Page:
Briefing Notes, 31 May 2013
This is a summary of what was said by UNHCR spokesperson Dan McNorton – to whom quoted text may be attributed – at the press briefing, on 31 May 2013, at the Palais des Nations in Geneva.
In South Sudan, UNHCR will shortly complete the pre-positioning of humanitarian relief supplies ahead of the rainy season, which in the coming weeks will make many of the country's roads impassable.
More than 190,000 refugees from Sudan are currently living in Unity and Upper Nile states in the north of South Sudan. In Unity, which is home to 73,097 refugees, most of them living in the Yida camp, relief items for up to 110,000 people are either already in warehouses or moving in truck convoys that are expected to arrive within the next week. Once the final deliveries have been made, pre-positioned supplies in Unity state will include: 52,052 plastics sheets; 58,308 blankets; 56,926 sleeping mats and 2,404 family tents. Other items include mosquito nets, jerry cans, kitchen sets and soap.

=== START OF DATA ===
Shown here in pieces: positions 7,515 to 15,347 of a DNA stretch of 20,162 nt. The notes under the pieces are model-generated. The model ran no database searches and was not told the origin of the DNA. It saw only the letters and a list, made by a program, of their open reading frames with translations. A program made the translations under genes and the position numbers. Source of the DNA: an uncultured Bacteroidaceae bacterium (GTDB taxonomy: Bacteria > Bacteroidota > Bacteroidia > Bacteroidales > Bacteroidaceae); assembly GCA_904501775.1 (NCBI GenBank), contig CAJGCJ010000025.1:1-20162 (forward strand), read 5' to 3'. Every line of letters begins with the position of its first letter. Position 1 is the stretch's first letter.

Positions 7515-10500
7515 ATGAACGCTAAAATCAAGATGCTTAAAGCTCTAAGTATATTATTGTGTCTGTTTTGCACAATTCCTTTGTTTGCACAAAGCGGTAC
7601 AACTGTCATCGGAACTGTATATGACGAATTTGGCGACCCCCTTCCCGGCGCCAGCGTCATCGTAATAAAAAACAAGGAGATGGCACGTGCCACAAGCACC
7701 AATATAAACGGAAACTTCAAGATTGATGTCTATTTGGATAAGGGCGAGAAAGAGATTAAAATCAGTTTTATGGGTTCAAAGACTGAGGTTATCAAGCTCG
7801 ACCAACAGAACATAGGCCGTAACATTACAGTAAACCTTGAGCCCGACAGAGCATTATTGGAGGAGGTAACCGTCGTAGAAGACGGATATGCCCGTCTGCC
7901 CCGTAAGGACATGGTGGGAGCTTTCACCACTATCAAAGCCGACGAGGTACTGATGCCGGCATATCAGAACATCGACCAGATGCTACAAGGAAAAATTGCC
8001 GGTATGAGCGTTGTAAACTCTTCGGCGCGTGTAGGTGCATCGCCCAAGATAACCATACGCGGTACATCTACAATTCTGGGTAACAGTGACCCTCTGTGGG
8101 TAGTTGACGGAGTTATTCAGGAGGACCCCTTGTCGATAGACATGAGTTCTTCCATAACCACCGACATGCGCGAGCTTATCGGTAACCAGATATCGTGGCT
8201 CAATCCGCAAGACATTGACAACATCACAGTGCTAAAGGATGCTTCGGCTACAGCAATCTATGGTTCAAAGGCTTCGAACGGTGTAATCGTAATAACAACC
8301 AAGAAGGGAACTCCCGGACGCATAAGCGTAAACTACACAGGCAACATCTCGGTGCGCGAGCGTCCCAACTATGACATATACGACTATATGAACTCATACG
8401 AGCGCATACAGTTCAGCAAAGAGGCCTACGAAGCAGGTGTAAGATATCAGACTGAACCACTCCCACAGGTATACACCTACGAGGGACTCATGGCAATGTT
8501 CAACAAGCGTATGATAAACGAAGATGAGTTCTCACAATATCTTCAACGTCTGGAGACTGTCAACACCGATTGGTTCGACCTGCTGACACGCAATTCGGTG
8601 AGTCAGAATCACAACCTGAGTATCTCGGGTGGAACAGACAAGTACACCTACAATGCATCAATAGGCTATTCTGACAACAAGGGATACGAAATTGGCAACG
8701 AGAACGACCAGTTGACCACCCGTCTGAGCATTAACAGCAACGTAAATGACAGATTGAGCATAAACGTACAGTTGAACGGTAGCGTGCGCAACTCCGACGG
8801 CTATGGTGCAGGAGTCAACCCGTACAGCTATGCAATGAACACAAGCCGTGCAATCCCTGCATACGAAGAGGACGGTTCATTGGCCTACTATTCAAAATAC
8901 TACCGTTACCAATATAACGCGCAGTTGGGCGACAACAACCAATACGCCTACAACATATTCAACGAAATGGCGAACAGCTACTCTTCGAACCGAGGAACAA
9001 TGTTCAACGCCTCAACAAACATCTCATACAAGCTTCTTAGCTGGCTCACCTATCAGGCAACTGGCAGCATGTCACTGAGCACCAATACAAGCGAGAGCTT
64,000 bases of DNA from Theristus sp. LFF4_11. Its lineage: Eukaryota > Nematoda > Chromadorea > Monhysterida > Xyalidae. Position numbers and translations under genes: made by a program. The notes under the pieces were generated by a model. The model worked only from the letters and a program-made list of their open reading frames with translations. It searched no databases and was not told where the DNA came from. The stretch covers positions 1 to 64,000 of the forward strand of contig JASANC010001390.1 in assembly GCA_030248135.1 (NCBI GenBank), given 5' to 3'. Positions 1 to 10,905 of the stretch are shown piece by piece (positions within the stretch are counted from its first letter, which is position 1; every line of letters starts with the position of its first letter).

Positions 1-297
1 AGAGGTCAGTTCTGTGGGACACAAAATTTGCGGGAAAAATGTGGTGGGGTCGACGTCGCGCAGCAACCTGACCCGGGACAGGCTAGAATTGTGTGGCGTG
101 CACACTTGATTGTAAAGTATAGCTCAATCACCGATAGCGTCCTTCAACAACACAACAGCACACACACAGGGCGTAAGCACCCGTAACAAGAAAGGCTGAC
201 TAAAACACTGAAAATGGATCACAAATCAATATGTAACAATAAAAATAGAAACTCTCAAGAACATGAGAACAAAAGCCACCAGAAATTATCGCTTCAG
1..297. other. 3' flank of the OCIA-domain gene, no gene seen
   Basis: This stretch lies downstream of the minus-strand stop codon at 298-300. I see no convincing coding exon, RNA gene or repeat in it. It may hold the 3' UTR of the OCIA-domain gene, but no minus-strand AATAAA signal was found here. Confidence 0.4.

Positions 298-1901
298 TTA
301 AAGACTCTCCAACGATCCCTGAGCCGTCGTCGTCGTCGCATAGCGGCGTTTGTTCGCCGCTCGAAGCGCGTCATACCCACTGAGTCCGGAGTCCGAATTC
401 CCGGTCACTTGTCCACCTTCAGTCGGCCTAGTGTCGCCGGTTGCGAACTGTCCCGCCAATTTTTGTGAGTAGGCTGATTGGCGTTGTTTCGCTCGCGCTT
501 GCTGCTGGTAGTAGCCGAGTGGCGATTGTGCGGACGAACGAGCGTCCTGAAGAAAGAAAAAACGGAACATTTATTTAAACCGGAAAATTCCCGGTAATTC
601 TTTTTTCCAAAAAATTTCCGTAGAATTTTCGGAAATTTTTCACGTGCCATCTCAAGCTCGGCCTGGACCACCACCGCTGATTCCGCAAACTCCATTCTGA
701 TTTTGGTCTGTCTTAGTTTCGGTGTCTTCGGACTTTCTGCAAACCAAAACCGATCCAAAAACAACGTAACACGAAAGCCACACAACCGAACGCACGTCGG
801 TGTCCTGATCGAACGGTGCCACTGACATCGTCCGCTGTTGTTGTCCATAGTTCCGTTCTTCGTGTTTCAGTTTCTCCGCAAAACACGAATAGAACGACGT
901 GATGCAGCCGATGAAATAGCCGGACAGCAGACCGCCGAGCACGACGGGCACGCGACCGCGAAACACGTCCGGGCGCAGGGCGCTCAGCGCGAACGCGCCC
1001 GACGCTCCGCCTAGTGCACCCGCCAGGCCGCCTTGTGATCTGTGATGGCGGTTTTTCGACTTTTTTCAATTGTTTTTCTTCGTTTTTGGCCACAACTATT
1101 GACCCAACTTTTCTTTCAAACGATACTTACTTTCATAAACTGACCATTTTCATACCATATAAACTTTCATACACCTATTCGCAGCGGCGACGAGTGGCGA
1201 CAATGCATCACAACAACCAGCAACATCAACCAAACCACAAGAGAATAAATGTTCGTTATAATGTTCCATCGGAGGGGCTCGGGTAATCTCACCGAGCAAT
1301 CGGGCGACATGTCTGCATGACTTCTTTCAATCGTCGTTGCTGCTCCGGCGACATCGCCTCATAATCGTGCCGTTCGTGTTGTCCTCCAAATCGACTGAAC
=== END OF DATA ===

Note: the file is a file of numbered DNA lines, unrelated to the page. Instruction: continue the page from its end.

The last truck carrying these items departed Juba on Thursday. Since the logistics operation began in mid-April 144 trucks have delivered materials to UNHCR operation in the north of the country.
In Upper Nile where there are 117,065 refugees living in five camps, relief items for up to 120,000 people will be in place ahead of the anticipated floods. As well as truck convoys, UNHCR is using boats with the capacity to carry up to 60 metric tonnes to deliver shelter and relief supplies to operations in both Unity and Upper Nile. The boats are travelling along the Nile river, which remains navigable throughout the rainy season. Supplies in Upper Nile state will include: 62,429 plastic sheets; 95,306 blankets; 85,617 sleeping mats and 5,143 family tents as well as other items.
With the ground operation to deliver humanitarian supplies nearly complete, there are no plans to use airlifts.
In the week ending 26 May, the number of new refugees from Sudan registering with UNHCR in Upper Nile state was 378, while in Unity state the figure was 92.
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